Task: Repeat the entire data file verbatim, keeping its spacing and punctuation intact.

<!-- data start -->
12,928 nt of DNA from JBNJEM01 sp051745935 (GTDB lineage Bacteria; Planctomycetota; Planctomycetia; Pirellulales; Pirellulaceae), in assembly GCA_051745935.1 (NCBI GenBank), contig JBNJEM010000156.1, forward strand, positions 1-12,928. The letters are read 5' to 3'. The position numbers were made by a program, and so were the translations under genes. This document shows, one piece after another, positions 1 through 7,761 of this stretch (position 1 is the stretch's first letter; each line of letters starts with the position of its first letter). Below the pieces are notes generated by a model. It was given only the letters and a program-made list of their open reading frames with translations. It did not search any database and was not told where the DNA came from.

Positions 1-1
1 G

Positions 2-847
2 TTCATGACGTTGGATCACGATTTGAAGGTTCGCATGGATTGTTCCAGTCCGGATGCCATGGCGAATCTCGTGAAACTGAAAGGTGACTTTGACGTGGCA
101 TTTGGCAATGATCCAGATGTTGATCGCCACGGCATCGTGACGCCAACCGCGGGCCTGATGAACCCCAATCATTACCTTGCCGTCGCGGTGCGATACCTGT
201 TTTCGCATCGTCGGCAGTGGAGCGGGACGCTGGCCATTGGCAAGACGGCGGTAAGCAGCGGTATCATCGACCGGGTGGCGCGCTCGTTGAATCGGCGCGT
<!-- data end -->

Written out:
12,928 nt of DNA from JBNJEM01 sp051745935 (GTDB lineage Bacteria; Planctomycetota; Planctomycetia; Pirellulales; Pirellulaceae), in assembly GCA_051745935.1 (NCBI GenBank), contig JBNJEM010000156.1, forward strand, positions 1-12,928. The letters are read 5' to 3'. The position numbers were made by a program, and so were the translations under genes. This document shows, one piece after another, positions 1 through 7,761 of this stretch (position 1 is the stretch's first letter; each line of letters starts with the position of its first letter). Below the pieces are notes generated by a model. It was given only the letters and a program-made list of their open reading frames with translations. It did not search any database and was not told where the DNA came from.

Positions 1-1
1 G

Positions 2-847
2 TTCATGACGTTGGATCACGATTTGAAGGTTCGCATGGATTGTTCCAGTCCGGATGCCATGGCGAATCTCGTGAAACTGAAAGGTGACTTTGACGTGGCA
101 TTTGGCAATGATCCAGATGTTGATCGCCACGGCATCGTGACGCCAACCGCGGGCCTGATGAACCCCAATCATTACCTTGCCGTCGCGGTGCGATACCTGT
201 TTTCGCATCGTCGGCAGTGGAGCGGGACGCTGGCCATTGGCAAGACGGCGGTAAGCAGCGGTATCATCGACCGGGTGGCGCGCTCGTTGAATCGGCGCGT